Flowers make a great iPhone photography subject, and they’re a joy to shoot because of their natural beauty and stunning colors. But have you ever considered the different techniques for editing your flower photos with apps? There are so many ways to enhance their beauty, and in this tutorial you’ll discover five editing techniques from subtle enhancements to artistic effects such as painterly styles, textures, motion blur and abstracts.
I really enjoy photographing flowers and editing them in creative ways. Image editing apps can help you to fine tune your image and bring out the beauty you saw when you snapped the photo.
Whether you want to use subtle edits to enhance the natural colors, or apply artistic and abstract effects, there’s a huge range of photo editing apps that offer creative tools to suit your needs.
But it’s important to understand the limitations. There are a few photo editing tools that are not ideal when editing flowers. There are also certain techniques that work best for specific flower colors and arrangements.
In this tutorial, you’ll learn how to bring out the beauty of your iPhone photos of flowers with five different editing techniques. I’ll suggest a number of apps that you can use to achieve these effects, but there are plenty more apps that offer the same sort of options, so you can use whatever you’re comfortable with.
1. Add A Simple Filter With Vignette
Flowers are so beautiful and their colors are so stunning that you often don’t need to do much editing. But a little bit of subtle editing can really make your flower photos pop.
Using filters is probably the most common way that iPhone photographers edit their photos. Many apps such as Snapseed, VSCO and PhotoToaster offer basic photo editing filters that will add subtle improvements to your photo.
Before applying a filter, consider what you’re trying to achieve with the photo. When it comes to flowers, it’s best to use filters that increase brightness and clarity, enhance color, add drama or evoke mood.
To achieve a natural edit that works well with most flowers, just use your app of choice to add a simple filter that enhances the natural beauty of the flower.
You might also want to add a subtle vignette. Vignetting means darkening the corners of the image so that the outer edges become less distracting and attention is focused on the center of the photo.
Many filters already include a vignette, but in most apps the strength of filters and vignettes can be adjusted. Always experiment with the intensity of these edits as you can ruin a photo by applying filters and vignettes at too high a strength.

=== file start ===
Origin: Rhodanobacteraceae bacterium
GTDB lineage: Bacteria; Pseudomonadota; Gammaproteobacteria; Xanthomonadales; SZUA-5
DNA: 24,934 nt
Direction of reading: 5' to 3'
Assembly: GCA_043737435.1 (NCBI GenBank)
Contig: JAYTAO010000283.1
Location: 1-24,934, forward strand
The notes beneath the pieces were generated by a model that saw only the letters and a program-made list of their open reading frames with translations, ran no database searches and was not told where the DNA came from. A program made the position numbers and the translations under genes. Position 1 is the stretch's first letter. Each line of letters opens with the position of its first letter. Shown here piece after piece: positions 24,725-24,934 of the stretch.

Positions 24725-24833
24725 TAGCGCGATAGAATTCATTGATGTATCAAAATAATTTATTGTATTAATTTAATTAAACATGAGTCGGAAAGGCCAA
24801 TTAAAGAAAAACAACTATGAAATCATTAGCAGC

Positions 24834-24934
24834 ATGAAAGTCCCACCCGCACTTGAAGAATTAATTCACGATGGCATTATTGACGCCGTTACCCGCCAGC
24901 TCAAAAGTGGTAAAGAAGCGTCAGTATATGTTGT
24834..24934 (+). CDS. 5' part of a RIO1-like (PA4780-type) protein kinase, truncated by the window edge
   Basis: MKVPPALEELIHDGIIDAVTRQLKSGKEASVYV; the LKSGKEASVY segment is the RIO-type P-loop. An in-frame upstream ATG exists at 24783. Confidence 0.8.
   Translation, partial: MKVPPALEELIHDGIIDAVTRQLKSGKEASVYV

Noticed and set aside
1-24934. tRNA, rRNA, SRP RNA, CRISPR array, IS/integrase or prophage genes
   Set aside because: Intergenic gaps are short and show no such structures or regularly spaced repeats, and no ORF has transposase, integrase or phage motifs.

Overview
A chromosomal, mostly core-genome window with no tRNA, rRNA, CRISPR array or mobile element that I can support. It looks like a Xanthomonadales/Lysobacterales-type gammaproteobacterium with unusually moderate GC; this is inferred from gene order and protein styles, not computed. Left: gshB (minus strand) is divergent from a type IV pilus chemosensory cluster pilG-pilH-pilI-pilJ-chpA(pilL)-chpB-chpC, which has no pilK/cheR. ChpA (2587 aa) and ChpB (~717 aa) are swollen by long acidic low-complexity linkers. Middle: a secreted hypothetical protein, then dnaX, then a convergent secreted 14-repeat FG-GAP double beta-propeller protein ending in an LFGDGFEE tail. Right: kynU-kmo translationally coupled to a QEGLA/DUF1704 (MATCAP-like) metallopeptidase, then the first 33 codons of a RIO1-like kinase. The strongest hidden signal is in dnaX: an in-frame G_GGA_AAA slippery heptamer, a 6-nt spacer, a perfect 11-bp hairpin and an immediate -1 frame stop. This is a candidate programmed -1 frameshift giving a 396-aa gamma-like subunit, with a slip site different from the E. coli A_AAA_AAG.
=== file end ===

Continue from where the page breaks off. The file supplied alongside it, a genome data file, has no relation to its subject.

For flowers photographed outdoors, use filters that brighten and enhance the color. In the original photo below, the flowers appear bland and the surrounding scene takes the focus away from the flowers.
I used the Profound filter in PhotoToaster to add color contrast and a blur vignette as shown below. This type of vignette blurs the edges of the photo so that the center appears to be in sharper focus.
In the edited photo above, you can still see the elements around the flowers, but they aren’t as distracting. Now the flowers take center stage.
The photo above was shot indoors with dim lighting which produced a washed out flower and a grainy photo. The same PhotoToaster filter was applied to punch up the color and smooth out the overall graininess (see below).
For a different appearance, you could take this same edit and then edit it again in another app. I used the Free5 filter in Vintango to evoke a different mood as shown below. You’ll notice that the Vintango filter adds a soft, faded overlay with a dark vignette around the edge.
2. Paint Your Flowers
If you like to get a bit more creative with your photo editing, you can “paint” your flowers with an app, or combination of apps, that converts your photo to a drawing or painting.
In my opinion, this type of edit works best with cut and staged flowers. With staging, you can isolate flowers and leave out distracting plants and other vegetation that you might find surrounding the flower outdoors. For staging, I typically use a small bunch of flowers or a dramatic single flower.
“Painting” softens the final image and removes the details of the original photo, therefore, it’s a great option if you have a blurry image of a beautiful flower.